Poet’s Beat ~ “Trumpet Player” by Langston Hughes Accompanied by Liner Notes on “Manteca” feat. Dizzy Gillespie

MJFO rehearsal 1965 I was blessed to be there wih Ralph J. Gleason
MJFO rehearsal 1965 I was blessed to be there wih  Dizzy, My Dad in front and  seated next to Ralph J. Gleason

Liner Notes


As we wrap up Poetry Month I selected my father’s arrangement for Dizzy Gillespie entitled  Manteca  with a 20-piece big band assembled on May 24, 1954 recorded a piquant 16-and-a-half-minute suite in five movements.  It is a metaphor for my life.  I was the “native” daughter of the Jazz world in the ‘60’s where the reining tradition was parents had the final word.  My father was a complicated man of contradictions.  Reading and writing poems was a break for freedom escaping the insuperable labyrinth of gender and race that consumed mixed little girls like me. I would hold up in my room for hours overhearing myself admit difficult truths that I could not hide from. I didn’t know how or when I would make my move.  This is my first rehearsal — a chance to explore the province of sound and as Kerouac coined it “beatitude”.  That is when I found my rhythm and started writing poems and improvised prose.  The rehearsal was now under way, it became an invitation to my imagination evoking my love for writing – cultivating a joy deep in my heart.  The studio was silent. My father taps the baton 3 times, the horns begin to play on the downbeat, the cymbal keeps time….Dizzy’s cheeks puffed, trumpet poised as he began to play…Man from Monterey.  Ralph J. Gleason from the Chronicle summed it up on the album’s liner notes…The 1965 Monterey Jazz Festival music clearly is designed to last.  This amalgam of the talents of Gillespie and Fuller are insurance that it will. The orchestra played the music at this session for all time, which is the way good jazz is always played. I had fallen in love with the sound of words, even though I had to keep my writing a secret.   Langston Hughes was an icon when I was growing up and he wrote this poem for all the unsung trumpet players…Hope you enjoy both and feel the way I feel every time I hear it… Peace Out~  JBC 😎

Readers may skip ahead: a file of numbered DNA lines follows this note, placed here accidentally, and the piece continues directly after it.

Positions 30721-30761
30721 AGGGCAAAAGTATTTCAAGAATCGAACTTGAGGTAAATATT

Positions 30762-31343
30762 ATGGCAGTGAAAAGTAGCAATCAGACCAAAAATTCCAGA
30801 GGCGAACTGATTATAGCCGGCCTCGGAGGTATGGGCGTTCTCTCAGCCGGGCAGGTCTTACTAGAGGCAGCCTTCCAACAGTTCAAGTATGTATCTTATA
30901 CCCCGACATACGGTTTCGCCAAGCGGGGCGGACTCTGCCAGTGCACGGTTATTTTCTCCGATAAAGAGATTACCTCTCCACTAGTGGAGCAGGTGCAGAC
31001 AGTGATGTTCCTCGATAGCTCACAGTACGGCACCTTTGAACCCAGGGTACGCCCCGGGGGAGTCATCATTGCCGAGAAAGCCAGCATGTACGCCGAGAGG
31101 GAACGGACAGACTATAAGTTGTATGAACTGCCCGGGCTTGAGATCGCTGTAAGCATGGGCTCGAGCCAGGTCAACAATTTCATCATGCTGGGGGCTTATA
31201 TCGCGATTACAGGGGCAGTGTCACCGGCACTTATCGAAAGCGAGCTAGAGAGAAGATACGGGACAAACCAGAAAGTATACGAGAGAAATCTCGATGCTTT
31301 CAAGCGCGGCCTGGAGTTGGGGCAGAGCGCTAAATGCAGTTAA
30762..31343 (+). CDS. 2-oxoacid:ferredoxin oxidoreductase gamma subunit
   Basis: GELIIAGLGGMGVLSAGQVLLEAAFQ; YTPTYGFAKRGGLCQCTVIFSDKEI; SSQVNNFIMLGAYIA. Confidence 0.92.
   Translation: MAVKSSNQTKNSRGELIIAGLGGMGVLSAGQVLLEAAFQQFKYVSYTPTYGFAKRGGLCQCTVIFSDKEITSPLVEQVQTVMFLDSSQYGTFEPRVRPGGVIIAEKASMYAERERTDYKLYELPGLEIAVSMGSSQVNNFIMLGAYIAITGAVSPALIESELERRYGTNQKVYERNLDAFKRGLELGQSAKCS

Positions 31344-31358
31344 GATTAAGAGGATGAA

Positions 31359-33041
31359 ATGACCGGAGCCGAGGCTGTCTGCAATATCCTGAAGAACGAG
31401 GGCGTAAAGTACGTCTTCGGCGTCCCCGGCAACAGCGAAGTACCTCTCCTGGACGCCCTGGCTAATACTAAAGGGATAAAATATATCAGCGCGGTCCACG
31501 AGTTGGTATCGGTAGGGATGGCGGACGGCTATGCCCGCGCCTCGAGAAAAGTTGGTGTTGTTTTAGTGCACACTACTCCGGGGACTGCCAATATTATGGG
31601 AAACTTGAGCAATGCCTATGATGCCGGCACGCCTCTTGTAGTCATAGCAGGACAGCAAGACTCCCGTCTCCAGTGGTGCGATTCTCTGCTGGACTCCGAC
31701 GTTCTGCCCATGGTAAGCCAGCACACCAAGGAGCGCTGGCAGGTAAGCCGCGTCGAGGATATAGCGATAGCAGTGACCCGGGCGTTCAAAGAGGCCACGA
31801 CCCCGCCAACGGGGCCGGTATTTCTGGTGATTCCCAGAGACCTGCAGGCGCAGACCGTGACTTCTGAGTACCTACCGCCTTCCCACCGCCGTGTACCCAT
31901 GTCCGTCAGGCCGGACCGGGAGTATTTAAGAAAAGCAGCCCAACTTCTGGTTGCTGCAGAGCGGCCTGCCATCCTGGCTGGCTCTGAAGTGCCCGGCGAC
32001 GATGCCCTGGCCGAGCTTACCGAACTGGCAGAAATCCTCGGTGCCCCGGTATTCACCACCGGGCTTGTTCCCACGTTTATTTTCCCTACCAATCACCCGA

Trumpet Player

by Langston Hughes



The Negro
With the trumpet at his lips
Has dark moons of weariness
Beneath his eyes
where the smoldering memory
of slave ships
Blazed to the crack of whips
about thighs

The negro
with the trumpet at his lips
has a head of vibrant hair
tamed down,
patent-leathered now
until it gleams
like jet-
were jet a crown

the music
from the trumpet at his lips
is honey
mixed with liquid fire
the rhythm
from the trumpet at his lips
is ecstasy
distilled from old desire-

that is longing for the moon
where the moonlight’s but a spotlight
in his eyes,
that is longing for the sea
where the sea’s a bar-glass
sucker size

The Negro
with the trumpet at his lips
whose jacket
Has a fine one-button roll,
does not know
upon what riff the music slips

It’s hypodermic needle
to his soul
but softly
as the tune comes from his throat
mellows to a golden note

Langston Hughes

Submitted: Saturday, March 27, 2010


Japanese translation for meaning

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2 thoughts on “Poet’s Beat ~ “Trumpet Player” by Langston Hughes Accompanied by Liner Notes on “Manteca” feat. Dizzy Gillespie

  1. Dear JBC – I know the album well and it is wonderful music, a perfect setting for Dizzy. But I’m begging you — begging you: please change your post text font. Yes, it’s true that my eyes are giving my other faculties a spirited race to the bottom and to utter decline, but you could show pity, couldn’t you? Meanwhile, thanks for all of the wonderful photos and music. Dizzy was my mystery vocalist a couple weeks ago and I suspect that because he was singing a sweet song, not a novelty song, no one guessed him. I consider him much too soon forgotten. Take care.


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